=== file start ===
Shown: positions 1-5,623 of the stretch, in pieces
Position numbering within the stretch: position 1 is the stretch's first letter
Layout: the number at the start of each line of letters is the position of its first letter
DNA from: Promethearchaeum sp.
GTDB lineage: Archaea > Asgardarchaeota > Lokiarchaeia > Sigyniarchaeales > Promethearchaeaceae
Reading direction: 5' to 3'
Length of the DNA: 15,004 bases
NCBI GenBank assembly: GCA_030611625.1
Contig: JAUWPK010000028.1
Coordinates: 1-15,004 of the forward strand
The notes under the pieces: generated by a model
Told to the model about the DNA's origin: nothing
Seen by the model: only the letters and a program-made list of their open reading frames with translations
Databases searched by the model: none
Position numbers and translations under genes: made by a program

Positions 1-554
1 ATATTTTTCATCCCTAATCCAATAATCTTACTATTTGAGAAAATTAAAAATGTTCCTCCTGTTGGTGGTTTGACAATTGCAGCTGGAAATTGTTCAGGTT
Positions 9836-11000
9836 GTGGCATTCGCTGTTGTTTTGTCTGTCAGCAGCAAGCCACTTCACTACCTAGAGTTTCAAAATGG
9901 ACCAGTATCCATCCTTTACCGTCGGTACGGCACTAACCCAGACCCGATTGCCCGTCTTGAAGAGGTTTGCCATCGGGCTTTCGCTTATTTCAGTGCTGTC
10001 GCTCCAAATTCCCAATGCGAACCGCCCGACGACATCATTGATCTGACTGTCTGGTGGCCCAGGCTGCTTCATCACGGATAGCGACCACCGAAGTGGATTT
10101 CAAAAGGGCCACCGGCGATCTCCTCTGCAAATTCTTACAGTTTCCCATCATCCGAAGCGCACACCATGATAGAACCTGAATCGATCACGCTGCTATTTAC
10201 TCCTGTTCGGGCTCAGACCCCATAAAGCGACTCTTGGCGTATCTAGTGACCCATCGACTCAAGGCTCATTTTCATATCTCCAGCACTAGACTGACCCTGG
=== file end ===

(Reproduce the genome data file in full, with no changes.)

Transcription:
Shown: positions 1-5,623 of the stretch, in pieces
Position numbering within the stretch: position 1 is the stretch's first letter
Layout: the number at the start of each line of letters is the position of its first letter
DNA from: Promethearchaeum sp.
GTDB lineage: Archaea > Asgardarchaeota > Lokiarchaeia > Sigyniarchaeales > Promethearchaeaceae
Reading direction: 5' to 3'
Length of the DNA: 15,004 bases
NCBI GenBank assembly: GCA_030611625.1
Contig: JAUWPK010000028.1
Coordinates: 1-15,004 of the forward strand
The notes under the pieces: generated by a model
Told to the model about the DNA's origin: nothing
Seen by the model: only the letters and a program-made list of their open reading frames with translations
Databases searched by the model: none
Position numbers and translations under genes: made by a program

Positions 1-554
1 ATATTTTTCATCCCTAATCCAATAATCTTACTATTTGAGAAAATTAAAAATGTTCCTCCTGTTGGTGGTTTGACAATTGCAGCTGGAAATTGTTCAGGTT
Positions 9836-11000
9836 GTGGCATTCGCTGTTGTTTTGTCTGTCAGCAGCAAGCCACTTCACTACCTAGAGTTTCAAAATGG
9901 ACCAGTATCCATCCTTTACCGTCGGTACGGCACTAACCCAGACCCGATTGCCCGTCTTGAAGAGGTTTGCCATCGGGCTTTCGCTTATTTCAGTGCTGTC
10001 GCTCCAAATTCCCAATGCGAACCGCCCGACGACATCATTGATCTGACTGTCTGGTGGCCCAGGCTGCTTCATCACGGATAGCGACCACCGAAGTGGATTT
10101 CAAAAGGGCCACCGGCGATCTCCTCTGCAAATTCTTACAGTTTCCCATCATCCGAAGCGCACACCATGATAGAACCTGAATCGATCACGCTGCTATTTAC
10201 TCCTGTTCGGGCTCAGACCCCATAAAGCGACTCTTGGCGTATCTAGTGACCCATCGACTCAAGGCTCATTTTCATATCTCCAGCACTAGACTGACCCTGG